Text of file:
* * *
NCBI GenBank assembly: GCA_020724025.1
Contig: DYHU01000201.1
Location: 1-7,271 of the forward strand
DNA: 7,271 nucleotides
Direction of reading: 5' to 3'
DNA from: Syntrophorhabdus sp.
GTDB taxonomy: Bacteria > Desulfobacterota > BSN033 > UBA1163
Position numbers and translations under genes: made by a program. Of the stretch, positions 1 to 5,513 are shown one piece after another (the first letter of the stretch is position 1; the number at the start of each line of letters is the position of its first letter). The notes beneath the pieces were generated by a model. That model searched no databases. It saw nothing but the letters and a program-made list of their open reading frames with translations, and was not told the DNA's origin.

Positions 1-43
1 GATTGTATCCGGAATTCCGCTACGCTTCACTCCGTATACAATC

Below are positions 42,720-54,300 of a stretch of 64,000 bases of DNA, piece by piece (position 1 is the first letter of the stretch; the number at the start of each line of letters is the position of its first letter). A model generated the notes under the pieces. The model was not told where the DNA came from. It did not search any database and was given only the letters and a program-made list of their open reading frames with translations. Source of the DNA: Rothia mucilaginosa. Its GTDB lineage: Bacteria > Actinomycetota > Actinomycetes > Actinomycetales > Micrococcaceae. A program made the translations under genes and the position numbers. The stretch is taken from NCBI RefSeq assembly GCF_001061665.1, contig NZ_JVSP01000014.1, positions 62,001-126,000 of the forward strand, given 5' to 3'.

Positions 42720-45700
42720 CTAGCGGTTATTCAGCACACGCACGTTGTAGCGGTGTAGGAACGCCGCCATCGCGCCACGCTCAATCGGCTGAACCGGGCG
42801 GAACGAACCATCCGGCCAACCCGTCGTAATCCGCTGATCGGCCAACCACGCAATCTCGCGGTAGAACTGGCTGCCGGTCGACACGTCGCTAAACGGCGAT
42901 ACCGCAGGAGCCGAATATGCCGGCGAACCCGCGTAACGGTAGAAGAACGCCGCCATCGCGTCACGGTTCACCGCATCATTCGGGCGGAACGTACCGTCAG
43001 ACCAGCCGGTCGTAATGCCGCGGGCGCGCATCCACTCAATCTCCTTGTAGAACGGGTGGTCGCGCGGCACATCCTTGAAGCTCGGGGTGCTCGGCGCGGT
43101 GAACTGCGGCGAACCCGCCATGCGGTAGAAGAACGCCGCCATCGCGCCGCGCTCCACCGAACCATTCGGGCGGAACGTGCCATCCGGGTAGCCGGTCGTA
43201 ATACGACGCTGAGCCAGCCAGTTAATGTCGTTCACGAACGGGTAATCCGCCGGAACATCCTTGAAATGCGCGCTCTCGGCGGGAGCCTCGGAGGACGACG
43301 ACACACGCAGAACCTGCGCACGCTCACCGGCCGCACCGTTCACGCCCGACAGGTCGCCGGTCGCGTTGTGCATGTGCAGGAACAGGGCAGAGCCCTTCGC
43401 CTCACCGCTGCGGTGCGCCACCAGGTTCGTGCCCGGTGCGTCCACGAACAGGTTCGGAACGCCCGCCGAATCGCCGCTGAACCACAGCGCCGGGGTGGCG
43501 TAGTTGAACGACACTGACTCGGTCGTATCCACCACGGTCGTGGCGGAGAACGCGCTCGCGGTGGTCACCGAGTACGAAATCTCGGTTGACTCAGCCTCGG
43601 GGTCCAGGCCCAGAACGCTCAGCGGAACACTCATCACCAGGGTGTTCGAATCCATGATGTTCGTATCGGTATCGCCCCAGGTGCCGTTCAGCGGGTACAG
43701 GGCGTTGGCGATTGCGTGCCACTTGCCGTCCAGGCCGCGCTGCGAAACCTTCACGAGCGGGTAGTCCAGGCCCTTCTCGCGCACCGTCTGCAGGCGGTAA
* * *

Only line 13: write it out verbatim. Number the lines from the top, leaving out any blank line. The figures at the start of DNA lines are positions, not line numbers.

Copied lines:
42720 CTAGCGGTTATTCAGCACACGCACGTTGTAGCGGTGTAGGAACGCCGCCATCGCGCCACGCTCAATCGGCTGAACCGGGCG